Training, on the other hand, is an issue that we can do something about. But it's overlooked so often that I actually forgot about it while writing the first draft of this blog article. Thankfully (and somewhat ironically), Bob Baerg from Rollouts mentioned training in an email a few days ago, and it certainly bears repeating. He gives an example of optimizing a deployment schedule based on the number of crews you plan to have working simultaneously. Fewer crews means there's less training to do, and less hand-holding during early installs. A team of two guys slated to do 100 installs will probably be experts after the fifth or sixth install, which means that you (as the project manager) will only have to provide heavy assistance on five or six total installs. Four teams of two guys, on the other hand, would require a total of 20 - 24 total installs before reaching a similar level of proficiency, meaning that you're on the hook for a lot more support during the early days of your deployment. However, more crews on the job also mean that your deployment will get finished quicker, which could translate to increased sales or the accomplishment of other business goals.
Who's running the show?
A lot of integrators pride themselves on being full-service, soup-to-nuts, one-stop shops, which might seem great if you don't have any in-house project management capabilities. However, it also means that your integrator is probably going to be talking a lot more to your venues/customers than you are during the planning and installation phases of your project, which is not so great. Also, while I only have anecdotal evidence of this, it's my observation that companies that are heavily reliant on an integration service for complete project management services have more trouble communicating effectively, which can cause lots of added delays and unexpected costs down the line. If I had to guess, I'd say it's because these firms (erroneously) believe their new partner will be able to handle everything, so they don't have to pay attention to anything. Needless to say, this is not only wrong, but it's a dangerous way to start a big, expensive project.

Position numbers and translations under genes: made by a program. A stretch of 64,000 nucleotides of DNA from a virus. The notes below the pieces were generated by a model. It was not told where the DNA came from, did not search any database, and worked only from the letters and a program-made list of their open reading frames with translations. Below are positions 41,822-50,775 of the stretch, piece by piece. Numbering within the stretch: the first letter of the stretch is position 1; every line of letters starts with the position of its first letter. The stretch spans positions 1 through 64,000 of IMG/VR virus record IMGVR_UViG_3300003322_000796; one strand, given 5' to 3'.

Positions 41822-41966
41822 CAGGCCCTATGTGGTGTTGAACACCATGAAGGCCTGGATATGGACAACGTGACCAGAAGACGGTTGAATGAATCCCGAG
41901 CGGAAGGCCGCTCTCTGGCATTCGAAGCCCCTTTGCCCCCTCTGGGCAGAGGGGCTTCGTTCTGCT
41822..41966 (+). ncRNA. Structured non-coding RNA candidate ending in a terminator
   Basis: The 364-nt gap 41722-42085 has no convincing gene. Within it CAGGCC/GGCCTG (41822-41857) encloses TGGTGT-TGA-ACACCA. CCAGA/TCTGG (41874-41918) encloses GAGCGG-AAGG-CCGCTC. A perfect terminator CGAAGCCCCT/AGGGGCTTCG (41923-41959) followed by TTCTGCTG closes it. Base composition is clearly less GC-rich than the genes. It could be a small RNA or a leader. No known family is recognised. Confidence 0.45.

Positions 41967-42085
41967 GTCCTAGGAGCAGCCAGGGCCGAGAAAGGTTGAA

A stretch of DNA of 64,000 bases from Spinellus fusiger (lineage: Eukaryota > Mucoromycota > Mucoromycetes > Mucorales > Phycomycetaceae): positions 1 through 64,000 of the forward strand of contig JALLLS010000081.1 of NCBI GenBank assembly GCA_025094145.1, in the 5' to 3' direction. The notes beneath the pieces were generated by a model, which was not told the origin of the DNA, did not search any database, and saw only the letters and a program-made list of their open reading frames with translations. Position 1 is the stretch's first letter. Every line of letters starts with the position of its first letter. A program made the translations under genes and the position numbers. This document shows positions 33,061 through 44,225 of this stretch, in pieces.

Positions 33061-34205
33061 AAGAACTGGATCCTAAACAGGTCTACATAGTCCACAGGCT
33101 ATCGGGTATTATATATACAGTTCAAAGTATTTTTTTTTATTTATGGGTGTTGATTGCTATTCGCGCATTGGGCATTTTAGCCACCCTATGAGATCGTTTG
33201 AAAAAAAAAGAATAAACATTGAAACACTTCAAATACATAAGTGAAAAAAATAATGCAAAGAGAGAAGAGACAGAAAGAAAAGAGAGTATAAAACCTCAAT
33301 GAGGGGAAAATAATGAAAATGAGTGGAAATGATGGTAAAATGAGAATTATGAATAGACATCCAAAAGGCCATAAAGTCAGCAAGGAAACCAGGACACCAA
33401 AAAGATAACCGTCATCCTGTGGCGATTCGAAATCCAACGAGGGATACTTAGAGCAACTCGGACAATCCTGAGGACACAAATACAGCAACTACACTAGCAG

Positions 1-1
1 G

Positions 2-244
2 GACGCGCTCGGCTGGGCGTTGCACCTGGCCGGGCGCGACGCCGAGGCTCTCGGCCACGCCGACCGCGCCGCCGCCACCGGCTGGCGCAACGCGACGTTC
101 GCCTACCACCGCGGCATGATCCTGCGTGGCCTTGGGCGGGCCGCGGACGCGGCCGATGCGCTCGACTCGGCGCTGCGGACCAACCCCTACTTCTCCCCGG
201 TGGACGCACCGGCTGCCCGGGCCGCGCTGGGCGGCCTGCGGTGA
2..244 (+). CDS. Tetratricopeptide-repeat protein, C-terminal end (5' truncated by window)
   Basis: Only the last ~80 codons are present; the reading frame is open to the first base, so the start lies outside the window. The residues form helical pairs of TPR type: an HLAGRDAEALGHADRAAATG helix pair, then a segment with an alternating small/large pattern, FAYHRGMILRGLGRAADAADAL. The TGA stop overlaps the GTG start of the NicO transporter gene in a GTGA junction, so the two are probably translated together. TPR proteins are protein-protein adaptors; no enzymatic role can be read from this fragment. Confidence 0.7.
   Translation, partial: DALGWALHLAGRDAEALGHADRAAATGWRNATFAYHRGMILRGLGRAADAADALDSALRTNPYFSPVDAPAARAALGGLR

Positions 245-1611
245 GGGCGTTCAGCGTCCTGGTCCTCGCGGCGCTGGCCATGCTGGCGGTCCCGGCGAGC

My advice: if you're the one responsible for getting the network installed in the first place (whether you're a retailer, a CPG maker, a network management company or whatever), have a full-time project manager on staff who will be the official point of contact for every installation-related issue. Make sure he's copied on every email, aware of every phone call (good CRM can be had for cheap now, using products like Salesforce.com or NetSuite), and can get in front of the customer at the first sign of a problem or delay. Ignorance is never a good excuse, and "I didn't know..." still comes up far too often in many of today's installations. It's certainly OK to let your integrator drive the project -- he's the expert, after all. But make sure you're in the passenger's seat, not the back seat (or worse yet, the trunk) during the journey.
Although we've only scratched the tip of the project management/ systems integration/ logistics management iceberg, it should already be quite apparent that a simple-looking kiosk or digital signage installation can quickly grow into something much more complex. I've been doing these projects for a long time now, and there are still plenty of occasions where I find myself thinking "this should be so easy." It never is, of course. But as we talked about in the most recent update to our digital signage budgeting guidelines, good help is getting a little less hard to find. More companies are fielding digital signage networks, living to tell the tale, and then deciding that they'd like to do it again -- this time armed with the wisdom that comes from having done one already. Whether they're AV and networking enthusiasts or just gluttons for punishment, good project managers and systems integrators can help you navigate the tricky terrain of kiosk and digital signage deployment. And for network owners that want to get their screens up and working and then get on with their business lives, that can be a very valuable thing.